Post by monkeytoad »

tre3sori wrote: Wed May 15, 2024 12:18 am
IKSA...cannot find that out
Maybe iShares MSCI Saudi Arabia Capped UCITS ETF? https://www.ishares.com/uk/individual/e ... -ucits-etf

It was a cool use of ChatGPT, though (as well as a reminder not to rely on it 100%).
Just trying to stay the course
User avatar
tre3sori
Posts: 464
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Re: A haphazard portfolio? Please advise!

Post by tre3sori »

monkeytoad wrote: Wed May 15, 2024 1:02 am
tre3sori wrote: Wed May 15, 2024 12:18 am as well as a reminder not to rely on it 100%
Yes. I thought with publicly available information ChatGPT 4o would do a little bit better than that.
¯\_(ツ)_/¯
The information provided is intended to be entertaining. It is not to be construed as professional advice. Use it at your own risk.
Topic Author
am301
Posts: 4
Joined: Tue May 14, 2024 2:03 am

Re: A haphazard portfolio? Please advise!

Post by am301 »

Yes, I realized that I should've posted the actual name of the fund but after I submitted the post for approval. I'll amend it now for clarity. Many thanks!
Topic Author
am301
Posts: 4
Joined: Tue May 14, 2024 2:03 am

Re: A haphazard portfolio? Please advise!

Post by am301 »

Many thanks for your reply and for helping me post the correct fund names. This is my first post here, so I'm a bit confused, but I'll get there.

tre3sori wrote: Tue May 14, 2024 10:46 pm
Your current portfolio overweights certain stocks at the expense of others, but with what internal logic?

My logic was that I thought some stocks/sectors would perform better. So I invested in value stocks, and in the commodity tracker (ICOM) to benefit from the high inflation environment etc. Same with investing in EIMI, which was to put some weight into stocks that would rally when rates drop, or ECAR to have a little more weight in the ev sector. What do you think of this logic?
The simplest way to generate a slightly higher (expected) return: invest (part of) your 12k annual cash payments to
that global stock ETF instead of a savings account.
Are there other ETFs you'd recommend?



Thank you
User avatar
tre3sori
Posts: 464
Joined: Wed Jul 24, 2019 3:13 am

Re: A haphazard portfolio? Please advise!

Post by tre3sori »

am301 wrote: Wed May 15, 2024 3:31 am My logic was that I thought some stocks/sectors would perform better. So I invested in value stocks, and in the commodity tracker (ICOM) to benefit from the high inflation environment etc. Same with investing in EIMI, which was to put some weight into stocks that would rally when rates drop, or ECAR to have a little more weight in the ev sector. What do you think of this logic?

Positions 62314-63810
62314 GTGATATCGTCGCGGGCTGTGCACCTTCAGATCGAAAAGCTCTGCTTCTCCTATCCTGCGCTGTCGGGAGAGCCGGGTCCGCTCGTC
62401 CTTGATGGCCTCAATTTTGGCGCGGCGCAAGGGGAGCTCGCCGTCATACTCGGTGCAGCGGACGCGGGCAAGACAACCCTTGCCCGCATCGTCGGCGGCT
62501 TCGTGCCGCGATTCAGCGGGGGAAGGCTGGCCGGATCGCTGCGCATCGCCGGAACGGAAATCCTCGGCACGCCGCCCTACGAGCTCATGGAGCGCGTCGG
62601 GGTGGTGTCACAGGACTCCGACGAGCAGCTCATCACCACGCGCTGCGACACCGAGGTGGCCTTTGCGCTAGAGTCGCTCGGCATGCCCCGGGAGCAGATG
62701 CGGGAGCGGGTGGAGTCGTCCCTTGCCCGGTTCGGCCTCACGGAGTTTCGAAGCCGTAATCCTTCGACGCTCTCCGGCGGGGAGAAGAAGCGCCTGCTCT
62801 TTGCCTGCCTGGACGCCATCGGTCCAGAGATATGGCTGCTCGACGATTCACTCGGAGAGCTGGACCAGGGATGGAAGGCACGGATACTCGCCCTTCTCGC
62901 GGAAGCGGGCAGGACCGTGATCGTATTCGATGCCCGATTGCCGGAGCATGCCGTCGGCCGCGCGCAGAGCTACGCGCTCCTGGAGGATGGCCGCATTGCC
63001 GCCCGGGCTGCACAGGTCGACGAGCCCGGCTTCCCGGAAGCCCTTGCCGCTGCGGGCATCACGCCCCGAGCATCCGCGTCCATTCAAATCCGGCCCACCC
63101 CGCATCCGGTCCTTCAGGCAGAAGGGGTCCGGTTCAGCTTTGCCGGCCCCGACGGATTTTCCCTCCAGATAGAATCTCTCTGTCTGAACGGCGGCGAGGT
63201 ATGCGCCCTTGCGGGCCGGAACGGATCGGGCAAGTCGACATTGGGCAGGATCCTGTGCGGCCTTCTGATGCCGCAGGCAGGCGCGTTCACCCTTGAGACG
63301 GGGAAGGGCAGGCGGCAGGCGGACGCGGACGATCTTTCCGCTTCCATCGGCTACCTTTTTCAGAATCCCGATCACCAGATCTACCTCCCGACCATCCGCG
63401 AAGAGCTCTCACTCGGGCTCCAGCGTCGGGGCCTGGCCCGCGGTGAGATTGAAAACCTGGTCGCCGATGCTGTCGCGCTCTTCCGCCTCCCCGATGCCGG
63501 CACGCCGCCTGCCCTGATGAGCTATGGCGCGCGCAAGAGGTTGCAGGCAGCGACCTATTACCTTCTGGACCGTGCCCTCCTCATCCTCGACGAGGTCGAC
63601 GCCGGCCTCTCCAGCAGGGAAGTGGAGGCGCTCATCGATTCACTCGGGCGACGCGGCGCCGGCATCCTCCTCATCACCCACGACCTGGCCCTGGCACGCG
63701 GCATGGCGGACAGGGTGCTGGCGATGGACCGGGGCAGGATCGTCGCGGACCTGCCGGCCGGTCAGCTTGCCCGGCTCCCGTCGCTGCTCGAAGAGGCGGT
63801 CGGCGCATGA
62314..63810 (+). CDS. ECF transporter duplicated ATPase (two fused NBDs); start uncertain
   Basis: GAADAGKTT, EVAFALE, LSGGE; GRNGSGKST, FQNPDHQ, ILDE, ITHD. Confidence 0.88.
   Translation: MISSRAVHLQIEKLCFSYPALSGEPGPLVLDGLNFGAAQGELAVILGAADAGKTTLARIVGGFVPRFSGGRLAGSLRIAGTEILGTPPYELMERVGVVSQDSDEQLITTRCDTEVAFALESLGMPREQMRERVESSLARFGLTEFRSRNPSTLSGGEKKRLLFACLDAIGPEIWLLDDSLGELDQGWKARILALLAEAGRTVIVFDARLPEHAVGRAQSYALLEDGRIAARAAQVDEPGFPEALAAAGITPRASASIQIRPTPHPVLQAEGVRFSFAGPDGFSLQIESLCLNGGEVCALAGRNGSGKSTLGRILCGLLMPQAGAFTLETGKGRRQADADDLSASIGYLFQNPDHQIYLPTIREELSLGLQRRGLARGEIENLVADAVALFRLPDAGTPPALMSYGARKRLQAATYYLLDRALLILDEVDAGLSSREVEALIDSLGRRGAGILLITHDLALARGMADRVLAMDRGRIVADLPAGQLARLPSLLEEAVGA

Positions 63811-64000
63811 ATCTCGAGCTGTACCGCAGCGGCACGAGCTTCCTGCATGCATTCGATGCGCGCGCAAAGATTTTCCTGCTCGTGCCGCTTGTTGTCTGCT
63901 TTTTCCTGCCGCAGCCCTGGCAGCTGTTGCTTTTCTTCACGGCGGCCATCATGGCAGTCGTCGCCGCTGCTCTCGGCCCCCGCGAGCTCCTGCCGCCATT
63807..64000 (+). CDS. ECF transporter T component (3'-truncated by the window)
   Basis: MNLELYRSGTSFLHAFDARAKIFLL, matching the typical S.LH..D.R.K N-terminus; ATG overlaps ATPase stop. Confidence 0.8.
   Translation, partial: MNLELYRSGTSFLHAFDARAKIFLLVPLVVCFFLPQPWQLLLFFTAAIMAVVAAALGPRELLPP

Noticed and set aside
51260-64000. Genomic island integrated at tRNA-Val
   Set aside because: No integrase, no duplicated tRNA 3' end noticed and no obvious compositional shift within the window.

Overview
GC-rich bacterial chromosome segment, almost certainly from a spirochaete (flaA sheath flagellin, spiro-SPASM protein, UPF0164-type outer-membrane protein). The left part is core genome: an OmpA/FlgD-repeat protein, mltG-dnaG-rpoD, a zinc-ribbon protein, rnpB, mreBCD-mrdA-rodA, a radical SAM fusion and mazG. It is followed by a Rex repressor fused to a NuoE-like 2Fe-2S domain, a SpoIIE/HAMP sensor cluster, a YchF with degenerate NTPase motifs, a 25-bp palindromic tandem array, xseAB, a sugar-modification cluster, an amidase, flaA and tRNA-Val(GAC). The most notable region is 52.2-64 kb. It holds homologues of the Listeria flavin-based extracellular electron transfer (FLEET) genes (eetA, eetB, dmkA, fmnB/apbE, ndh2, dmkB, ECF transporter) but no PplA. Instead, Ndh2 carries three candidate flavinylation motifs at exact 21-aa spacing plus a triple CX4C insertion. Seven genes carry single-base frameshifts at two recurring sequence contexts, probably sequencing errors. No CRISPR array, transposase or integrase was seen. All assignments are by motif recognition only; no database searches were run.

Value stocks: there is a debate about factor premiums vanishing as soon as they become investible.
Commodity (futures) ETFs: May protect against short term spikes of inflation. For a long-term investor the opportunity cost of money not invested in the stock market but invested in an asset class with expected real return of zero is something to consider.
Emerging Markets profiting from a rate drop: Wouldn't a rate drop anticipate a slow down in economy leading to more pressure on emerging markets compared to developed markets and an outflow of capital from emerging markets that is looking for a safe haven?
Thematic ETFs (Electric Vehicles, Clean Energy, ...): There was a recent study that showed that these thematic ETFs are incepted when the theme is hot. (Retail) investors buy high and sell low leading to underperformance compared to a broad index.
Are there other ETFs you'd recommend?
I myself have learned that it is better to abstain from FOMO
and from shopping around for ETFs that I could own for this or that more or less plausible reason.
Things change, and I think changes are best reflected in broad indices as they are able to adjust their weight/exposure to themes,regions,factors automatically. This reduces the potential for behavioral errors.
Don't know anything about Egypt and capital gains taxes. With capital gains taxes be aware that you effectively lock yourself into a complex strategy that you chose at the beginning of your investment career. Changing the strategy will be prohibitively costly with respect to capital gains taxes the longer you stay invested in it (given stock prices rise).
These are some reasons why I recommend using the simplest solution for harvesting the equity risk premium: invest in a single global stock market ETF like VWRA.
That's what I do.
The information provided is intended to be entertaining. It is not to be construed as professional advice. Use it at your own risk.
Wise_Saver
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Joined: Thu Jun 08, 2023 6:21 am

Re: A haphazard portfolio? Please advise!

Post by Wise_Saver »

Valuethinker wrote: Tue May 14, 2024 8:57 am - most of us don't know the letter ticker codes. I never really understood why people think we would?
- it helps if one posts the name of the fund, the expense ratio, after the fund ticker.
I am new here. I don't understand:
- why some people don't know the letter ticker codes. Don't you use to buy stocks or ETFs, or the check their performance on google or yahoo?
- why would you care about the expense ratio? If ETF managers make a better job selecting stocks, wouldn't they deserve a bit more money, since you make some more money yourself?
monkeytoad
Posts: 48
Joined: Sat Apr 06, 2024 11:16 am

Re: A haphazard portfolio? Please advise!

Post by monkeytoad »